Friday, October 19, 2012
Specialist in International Relations
On March 15, 2006, the U.N. General Assembly passed a resolution replacing the Commission on Human Rights with a new Human Rights Council (the Council). The Council was designed to be an improvement over the Commission, which was widely criticized for the composition of its membership when perceived human rights abusers were elected as members. The General Assembly resolution creating the Council, among other things, increased the number of meetings per year and introduced a “universal periodic review” process to assess each member state’s fulfillment of its human rights obligations.
One hundred seventy countries voted in favor of the resolution to create the Council. The United States, under the George W. Bush Administration, was one of four countries to vote against the resolution. The Administration maintained that the Council structure was no better than the Commission and that it lacked mechanisms for maintaining credible membership. During the Council’s first two years, the Bush Administration expressed concern with the Council’s focus on Israel and lack of attention to other human rights situations. In April 2008, it announced that the United States would withhold a portion of its contributions to the 2008 U.N. regular budget equivalent to the U.S. share of the Human Rights Council budget. In June 2008, it further stated that the United States would engage with the Council “only in matters of deep national interest.”
In March 2009, the Barack Obama Administration announced that it would run for a seat on the Council. The United States was elected as a Council member by the U.N. General Assembly on May 12, 2009, and its term began on June 19, 2009. The Administration stated that it furthers the United States’ interest “if we are part of the conversation and present at the Council’s proceedings.” At the same time, however, it called the Council’s trajectory “disturbing,” particularly its “repeated and unbalanced” criticisms of Israel. On November 5, 2010, the United States underwent the Council’s universal periodic review process for the first time. Administration officials recently announced that the United States will run for a second term in the November 2012 elections.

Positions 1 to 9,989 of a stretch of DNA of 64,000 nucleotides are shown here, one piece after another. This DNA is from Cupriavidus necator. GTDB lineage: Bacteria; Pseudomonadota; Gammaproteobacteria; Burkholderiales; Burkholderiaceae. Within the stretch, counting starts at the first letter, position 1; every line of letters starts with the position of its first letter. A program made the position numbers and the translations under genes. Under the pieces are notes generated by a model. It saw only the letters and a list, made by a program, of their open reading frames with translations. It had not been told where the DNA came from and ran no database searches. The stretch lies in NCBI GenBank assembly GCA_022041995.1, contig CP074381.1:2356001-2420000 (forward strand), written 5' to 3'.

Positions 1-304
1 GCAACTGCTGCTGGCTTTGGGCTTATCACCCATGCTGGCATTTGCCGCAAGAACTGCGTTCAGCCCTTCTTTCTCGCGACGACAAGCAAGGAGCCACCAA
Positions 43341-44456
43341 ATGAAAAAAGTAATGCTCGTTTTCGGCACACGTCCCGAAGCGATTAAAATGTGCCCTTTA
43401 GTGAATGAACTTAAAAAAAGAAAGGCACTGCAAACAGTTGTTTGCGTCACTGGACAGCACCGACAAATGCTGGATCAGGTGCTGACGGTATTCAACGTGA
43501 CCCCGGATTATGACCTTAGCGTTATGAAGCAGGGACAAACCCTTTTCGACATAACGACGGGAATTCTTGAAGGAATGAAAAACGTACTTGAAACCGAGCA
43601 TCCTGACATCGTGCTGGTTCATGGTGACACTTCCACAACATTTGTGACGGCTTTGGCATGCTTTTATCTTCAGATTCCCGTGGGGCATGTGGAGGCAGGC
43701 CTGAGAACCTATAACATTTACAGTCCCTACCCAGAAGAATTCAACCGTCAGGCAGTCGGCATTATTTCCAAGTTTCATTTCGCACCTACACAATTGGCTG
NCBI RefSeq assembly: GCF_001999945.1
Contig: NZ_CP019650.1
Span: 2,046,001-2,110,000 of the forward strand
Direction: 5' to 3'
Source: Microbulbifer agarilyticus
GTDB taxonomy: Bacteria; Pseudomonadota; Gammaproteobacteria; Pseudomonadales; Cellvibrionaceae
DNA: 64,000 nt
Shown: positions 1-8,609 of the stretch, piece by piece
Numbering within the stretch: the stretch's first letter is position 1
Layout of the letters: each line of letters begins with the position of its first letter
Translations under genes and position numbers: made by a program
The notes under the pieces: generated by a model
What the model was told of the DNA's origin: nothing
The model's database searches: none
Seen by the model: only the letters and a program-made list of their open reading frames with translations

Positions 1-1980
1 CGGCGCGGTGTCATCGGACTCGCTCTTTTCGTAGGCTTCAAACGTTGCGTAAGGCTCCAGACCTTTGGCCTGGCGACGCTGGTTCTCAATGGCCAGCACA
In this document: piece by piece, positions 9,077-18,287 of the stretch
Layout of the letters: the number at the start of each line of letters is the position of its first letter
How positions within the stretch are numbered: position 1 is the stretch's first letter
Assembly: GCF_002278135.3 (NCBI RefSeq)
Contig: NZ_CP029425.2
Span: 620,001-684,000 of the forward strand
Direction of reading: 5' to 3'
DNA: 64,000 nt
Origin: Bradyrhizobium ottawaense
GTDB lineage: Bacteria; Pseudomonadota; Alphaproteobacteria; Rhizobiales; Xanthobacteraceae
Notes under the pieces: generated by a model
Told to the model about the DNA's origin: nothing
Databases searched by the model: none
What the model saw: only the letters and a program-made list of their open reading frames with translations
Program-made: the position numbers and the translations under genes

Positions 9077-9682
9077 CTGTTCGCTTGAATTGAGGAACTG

Since its establishment, the Council has held 21 regular sessions and 19 special sessions. The regular sessions addressed a combination of specific human rights abuses and procedural and structural issues. Six of the 19 special sessions addressed the human rights situation in the Occupied Palestinian territories and in Lebanon. Four of the special sessions focused on Syria, while others addressed Burma (Myanmar), Cote d’Ivoire, Darfur, Haiti, Libya, and Sri Lanka. The Council held a five-year review of its work in March 2011. Some participants, including the United States, felt the review did not sufficiently address the Council’s weaknesses, particularly its focus on Israel and lack of mechanisms for ensuring credible membership.
Congress maintains an ongoing interest in the credibility and effectiveness of the Council in the context of both human rights and broader U.N. reform. Most recently, in the Consolidated Appropriations Act, 2012 (Division I, the Department of State Foreign Operations, and Related Programs Appropriations Act, 2012, P.L. 112-74), Congress required that the Secretary of State report to Congress on resolutions adopted by the Council. In the Omnibus Appropriations Act, 2009 (Division H, the Department of State, Foreign Operations, and Related Programs Appropriations Act, 2009, P.L. 111-8), Congress prohibited U.S. contributions to support the Council unless (1) the Secretary of State certified to Congress that funding the Council is “in the national interest of the United States” or (2) the United States was a member of the Council. Because the Council is funded through assessed contributions to the U.N. regular budget, withholding Council funding in this manner would likely be a symbolic policy action because such contributions finance the entire U.N. regular budget and not specific parts of it.
Date of Report: October 11, 2012
Number of Pages: 28
Order Number: RL33608
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Posted by Penny Hill Press, Inc. at Friday, October 19, 2012